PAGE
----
Sneak Peak: My favorite recipe for Chocolate Babka takes this classic treat to a whole new level of deliciousness. And guess what? You can use a bread machine to make the mixing and kneading easy and hands-off. But don’t worry; you’ll still get to show off your baking skills when you shape and bake it in a conventional oven.
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You may be wondering how on earth you can make a traditional chocolate babka with a machine. The answer is my usual, “Use the bread machine for what it does best (kneading and mixing), then shape it by hand and bake it in a conventional oven.”
Don’t worry. I’ll hold your hand. I’ve included lots of pictures and a video to help you be successful.
Even if it doesn’t turn out beautiful the first time (practice helps), the recipe will still produce one of the best-tasting loaves to ever come out of your kitchen.
If you don’t have a bread machine, you can mix the dough in a stand mixer or by hand. See the notes in the recipe.
What is Babka?
This sweet bread with Jewish roots has transformed over the years, boasting a variety of delectable fillings such as cinnamon and sugar, hazelnut, and, of course, chocolate. Whether you enjoy it for breakfast, brunch, dessert, or even as a snack, this heavenly treat is guaranteed to satisfy your cravings.
Like donuts and many homemade yeast bread recipes, Chocolate Babka is best eaten the day it’s made. However, a quick through the microwave makes an irresistible snack for the next couple of days.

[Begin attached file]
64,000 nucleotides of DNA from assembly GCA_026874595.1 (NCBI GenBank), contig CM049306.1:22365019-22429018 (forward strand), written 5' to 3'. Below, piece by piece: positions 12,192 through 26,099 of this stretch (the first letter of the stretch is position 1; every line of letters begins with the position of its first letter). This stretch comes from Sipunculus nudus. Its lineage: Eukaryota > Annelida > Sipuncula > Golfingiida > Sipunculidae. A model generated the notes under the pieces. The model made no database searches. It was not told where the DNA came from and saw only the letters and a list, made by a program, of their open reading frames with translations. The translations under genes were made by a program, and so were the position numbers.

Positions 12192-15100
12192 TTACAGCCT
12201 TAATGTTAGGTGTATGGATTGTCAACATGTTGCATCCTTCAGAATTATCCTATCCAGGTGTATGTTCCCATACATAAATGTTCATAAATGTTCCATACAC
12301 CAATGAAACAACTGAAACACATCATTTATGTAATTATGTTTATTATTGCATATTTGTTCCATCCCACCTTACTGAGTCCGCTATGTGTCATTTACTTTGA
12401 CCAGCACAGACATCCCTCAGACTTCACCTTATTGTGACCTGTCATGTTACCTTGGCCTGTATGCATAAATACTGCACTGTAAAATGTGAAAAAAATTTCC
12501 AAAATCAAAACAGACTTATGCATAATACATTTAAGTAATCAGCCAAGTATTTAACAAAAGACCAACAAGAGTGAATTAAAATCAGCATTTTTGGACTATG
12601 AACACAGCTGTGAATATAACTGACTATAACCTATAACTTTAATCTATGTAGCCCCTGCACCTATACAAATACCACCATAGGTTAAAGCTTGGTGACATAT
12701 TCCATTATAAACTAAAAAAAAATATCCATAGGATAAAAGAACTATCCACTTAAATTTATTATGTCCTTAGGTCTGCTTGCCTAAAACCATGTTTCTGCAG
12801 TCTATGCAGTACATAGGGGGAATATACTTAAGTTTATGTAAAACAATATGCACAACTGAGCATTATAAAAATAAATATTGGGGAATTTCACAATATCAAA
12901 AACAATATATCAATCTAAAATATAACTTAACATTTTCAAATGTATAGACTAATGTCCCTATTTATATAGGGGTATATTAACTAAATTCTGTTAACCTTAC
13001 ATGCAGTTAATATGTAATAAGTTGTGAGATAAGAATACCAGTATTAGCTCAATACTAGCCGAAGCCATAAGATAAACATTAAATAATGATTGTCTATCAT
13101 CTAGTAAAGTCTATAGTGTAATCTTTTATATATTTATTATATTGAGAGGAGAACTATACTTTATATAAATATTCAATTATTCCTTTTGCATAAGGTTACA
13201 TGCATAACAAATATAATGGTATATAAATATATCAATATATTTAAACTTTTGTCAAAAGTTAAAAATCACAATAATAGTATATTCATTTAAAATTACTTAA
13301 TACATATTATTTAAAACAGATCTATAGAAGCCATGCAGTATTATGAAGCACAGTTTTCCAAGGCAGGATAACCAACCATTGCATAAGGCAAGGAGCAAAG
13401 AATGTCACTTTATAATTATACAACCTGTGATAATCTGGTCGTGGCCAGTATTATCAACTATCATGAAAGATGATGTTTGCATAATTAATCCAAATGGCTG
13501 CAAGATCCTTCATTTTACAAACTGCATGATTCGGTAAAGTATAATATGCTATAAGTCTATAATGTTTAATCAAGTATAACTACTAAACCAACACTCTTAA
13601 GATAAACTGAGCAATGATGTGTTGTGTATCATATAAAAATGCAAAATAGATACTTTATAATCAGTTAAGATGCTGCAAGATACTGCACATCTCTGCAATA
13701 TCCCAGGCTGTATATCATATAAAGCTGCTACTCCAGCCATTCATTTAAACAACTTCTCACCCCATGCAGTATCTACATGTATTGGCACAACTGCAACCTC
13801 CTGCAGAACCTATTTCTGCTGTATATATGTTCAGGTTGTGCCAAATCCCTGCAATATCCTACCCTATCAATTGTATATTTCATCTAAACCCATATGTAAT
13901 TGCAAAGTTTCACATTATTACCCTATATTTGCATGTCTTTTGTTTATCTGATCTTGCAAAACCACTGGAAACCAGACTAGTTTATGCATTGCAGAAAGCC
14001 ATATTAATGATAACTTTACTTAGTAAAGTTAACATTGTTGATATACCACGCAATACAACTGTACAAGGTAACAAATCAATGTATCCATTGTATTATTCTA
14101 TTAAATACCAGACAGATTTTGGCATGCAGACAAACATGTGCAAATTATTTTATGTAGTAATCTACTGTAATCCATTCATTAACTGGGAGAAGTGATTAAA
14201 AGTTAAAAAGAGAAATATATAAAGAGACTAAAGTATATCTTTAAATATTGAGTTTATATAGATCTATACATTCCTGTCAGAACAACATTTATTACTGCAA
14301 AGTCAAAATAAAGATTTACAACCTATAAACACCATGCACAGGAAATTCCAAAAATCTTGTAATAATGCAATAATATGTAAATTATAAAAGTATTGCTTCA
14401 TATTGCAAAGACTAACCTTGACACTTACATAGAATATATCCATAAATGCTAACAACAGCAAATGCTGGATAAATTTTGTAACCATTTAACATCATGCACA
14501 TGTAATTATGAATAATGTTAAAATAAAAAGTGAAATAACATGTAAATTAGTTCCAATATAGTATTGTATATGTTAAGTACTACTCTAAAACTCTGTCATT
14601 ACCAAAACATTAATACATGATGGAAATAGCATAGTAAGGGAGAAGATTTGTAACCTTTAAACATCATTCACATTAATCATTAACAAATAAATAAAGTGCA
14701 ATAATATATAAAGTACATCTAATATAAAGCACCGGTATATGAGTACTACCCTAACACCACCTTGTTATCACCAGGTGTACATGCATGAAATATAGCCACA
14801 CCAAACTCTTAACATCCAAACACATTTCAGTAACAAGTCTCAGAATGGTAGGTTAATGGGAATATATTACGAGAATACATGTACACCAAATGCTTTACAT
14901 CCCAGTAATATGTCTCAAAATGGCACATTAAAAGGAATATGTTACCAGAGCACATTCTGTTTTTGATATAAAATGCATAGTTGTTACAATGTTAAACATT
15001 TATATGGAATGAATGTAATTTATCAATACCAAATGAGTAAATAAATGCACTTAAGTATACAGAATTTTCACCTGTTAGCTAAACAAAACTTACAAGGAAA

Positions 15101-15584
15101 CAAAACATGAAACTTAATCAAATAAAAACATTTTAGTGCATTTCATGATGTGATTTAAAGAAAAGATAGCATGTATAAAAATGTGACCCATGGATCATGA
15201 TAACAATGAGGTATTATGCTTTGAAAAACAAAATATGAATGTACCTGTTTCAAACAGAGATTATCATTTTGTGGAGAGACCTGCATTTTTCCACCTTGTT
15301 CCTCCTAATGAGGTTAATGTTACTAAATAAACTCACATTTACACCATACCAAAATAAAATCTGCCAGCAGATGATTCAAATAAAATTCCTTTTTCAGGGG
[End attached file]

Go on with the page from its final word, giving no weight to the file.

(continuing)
You can also make it and bake it ahead of time since it freezes well. (Don’t miss my hint at the end of this post about slicing frozen Babka.)
How long does it take to make Chocolate Babka?
Some recipes claim to take all day. I’m not up for that, especially during the Christmas season. As you look through the steps in the recipe, remember that the majority of the time is hands-off.
Grand total of time needed? Fewer than four hours. This does not include the recommended two-hour cooling time for the baked loaf.
Ingredients and substitutions:
Note: To ensure the best results, it’s best to use a digital scale for accurate measurements. Trust me; it makes all the difference, especially when it comes to flour and liquid.
- Half and half: Half-and-half means half of the mixture is whole milk, and the other half is heavy or whipping cream. Use half and half if at all possible. If you don’t have whole milk, use low-fat or non-fat milk. You could even use evaporated milk (but not sweetened condensed milk). I have not experimented with any substitutes for the cream. It’s the secret to the fabulous taste of this loaf and also makes it easier to handle.
- Please note: The milk does not need to be heated or allowed to come to room temperature when using a bread machine. The friction of the kneading paddles will warm the ingredients automatically.
- Sugar: In the dough recipe, I always use granulated sugar. Substitute at your own risk.